Because of this, it is not just important to stop unwanted access from outsiders, but also to back up everything and furthermore make sure that you can recover in the event of a disaster occurring.

In terms of data backups, there are lots of options available and if you have the means it makes sense to implement more than one failsafe for faults or outages that hit your main information repository.

Prior to the rise of affordable, widely accessible cloud-powered data backup solutions, many firms would have to keep mission-critical information on external hard drives, local servers, and even optical media. Today, there is little reason to ignore the appeal of cloud storage, since it can be both more economical and infinitely more convenient for the purposes of backup and recovery.

In terms of planning for disaster recovery, you should aim to work out the approach that will allow your operations to resume as quickly as possible, while also determining whether you can achieve this on your own or whether you need to work with an outside support provider in this context.

Most importantly of all, your backups should be created regularly so that continuity can be preserved no matter when disaster strikes. Getting into a good routine and planning for the worst while hoping for the best will put you in the best possible position for long term resilience.

Regulatory compliance cannot be ignored

No e-commerce site operates in a vacuum, and there are a host of legal requirements and obligations that each must meet or exceed in order to avoid falling foul of regulatory scrutiny and punishment.

This is particularly pertinent when it comes to data management, since your shopping site has a responsibility to keep customer information safe and secure, as well as only using it in ways that are allowed within the framework of current legislation.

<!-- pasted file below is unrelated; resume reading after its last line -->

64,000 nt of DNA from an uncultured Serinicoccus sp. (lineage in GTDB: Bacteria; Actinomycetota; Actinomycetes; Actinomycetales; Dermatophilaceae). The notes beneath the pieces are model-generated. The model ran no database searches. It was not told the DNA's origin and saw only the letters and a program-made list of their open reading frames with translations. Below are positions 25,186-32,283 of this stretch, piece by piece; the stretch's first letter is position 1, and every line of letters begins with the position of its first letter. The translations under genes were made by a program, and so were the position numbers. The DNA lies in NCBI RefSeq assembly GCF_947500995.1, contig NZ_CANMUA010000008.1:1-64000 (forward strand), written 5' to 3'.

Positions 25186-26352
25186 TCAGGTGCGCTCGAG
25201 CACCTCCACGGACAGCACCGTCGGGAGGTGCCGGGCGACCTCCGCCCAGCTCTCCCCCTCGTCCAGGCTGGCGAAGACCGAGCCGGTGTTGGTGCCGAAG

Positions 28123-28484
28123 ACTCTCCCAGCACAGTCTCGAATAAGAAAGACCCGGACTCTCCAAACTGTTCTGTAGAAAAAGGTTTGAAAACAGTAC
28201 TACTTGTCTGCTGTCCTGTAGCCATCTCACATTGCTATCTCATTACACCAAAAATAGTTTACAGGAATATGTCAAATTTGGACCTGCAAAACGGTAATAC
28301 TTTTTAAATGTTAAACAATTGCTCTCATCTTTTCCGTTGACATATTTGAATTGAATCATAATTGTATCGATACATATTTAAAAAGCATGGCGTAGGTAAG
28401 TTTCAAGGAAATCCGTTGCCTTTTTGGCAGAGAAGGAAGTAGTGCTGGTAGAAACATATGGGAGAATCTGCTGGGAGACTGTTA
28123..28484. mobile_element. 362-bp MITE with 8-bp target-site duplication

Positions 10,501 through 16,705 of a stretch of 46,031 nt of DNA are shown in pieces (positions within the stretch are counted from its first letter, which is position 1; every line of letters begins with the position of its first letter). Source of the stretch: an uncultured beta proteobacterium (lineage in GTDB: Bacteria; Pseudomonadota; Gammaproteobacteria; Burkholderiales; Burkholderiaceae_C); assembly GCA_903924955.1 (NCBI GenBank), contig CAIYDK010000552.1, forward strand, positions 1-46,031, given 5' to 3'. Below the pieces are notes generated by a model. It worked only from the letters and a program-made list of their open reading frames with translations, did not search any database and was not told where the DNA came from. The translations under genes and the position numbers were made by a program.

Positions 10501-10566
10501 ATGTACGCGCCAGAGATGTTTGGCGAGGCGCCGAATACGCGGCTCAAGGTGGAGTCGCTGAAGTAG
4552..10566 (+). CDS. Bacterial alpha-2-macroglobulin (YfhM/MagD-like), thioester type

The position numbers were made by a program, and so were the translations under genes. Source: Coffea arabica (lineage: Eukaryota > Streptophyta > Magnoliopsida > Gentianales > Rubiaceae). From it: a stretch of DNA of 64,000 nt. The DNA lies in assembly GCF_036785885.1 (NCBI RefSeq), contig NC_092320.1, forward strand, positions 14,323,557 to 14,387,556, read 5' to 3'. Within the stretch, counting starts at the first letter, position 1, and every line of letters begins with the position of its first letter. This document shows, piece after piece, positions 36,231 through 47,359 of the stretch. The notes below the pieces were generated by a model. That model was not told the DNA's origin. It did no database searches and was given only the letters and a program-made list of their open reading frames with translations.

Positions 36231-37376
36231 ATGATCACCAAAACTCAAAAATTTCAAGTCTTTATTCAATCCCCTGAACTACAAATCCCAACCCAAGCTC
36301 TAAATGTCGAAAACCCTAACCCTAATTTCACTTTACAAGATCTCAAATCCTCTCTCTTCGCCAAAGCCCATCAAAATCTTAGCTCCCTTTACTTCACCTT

Further to this, you should endeavor to keep on top of the changes and trends that are shaping data privacy at the moment, since new regulations are introduced with surprising regularity and there are also different rules implemented on a state-by-state basis. This means that you may need to revise your practices depending on the regions in which you want to target customers.

Outsourcing is an option

As hinted at from both a data security and storage perspective, it can also make sense to outsource your data management responsibilities to dedicated third-party operators that are better equipped to keep up with the rigors of the processes involved.

Various providers offer data management solutions for small businesses, both in the e-commerce space and across a host of other industries.

Over time you may evolve and develop your own in-house practices that will render outsourcing redundant further down the line, but whenever there is an opportunity to unburden yourself of awkward essentials so you can focus your attention on matters you actually can grapple with internally, you should take it.

The main thing to remember is that no small e-commerce business can afford to overlook the advantages of effective data management, and that inaction on this issue can cost you customers.

Kevin Kline

About Kevin Kline

Kevin Kline serves as Principal Program Manager at SentryOne. He is a founder and former president of PASS and the author of popular IT books like SQL in a Nutshell. Kevin is a renowned database expert, software industry veteran, Microsoft SQL Server MVP, and long-time blogger at SentryOne. As a noted leader in the SQL Server community, Kevin blogs about Microsoft Data Platform features and best practices, SQL Server trends, and professional development for data professionals. (@kekline)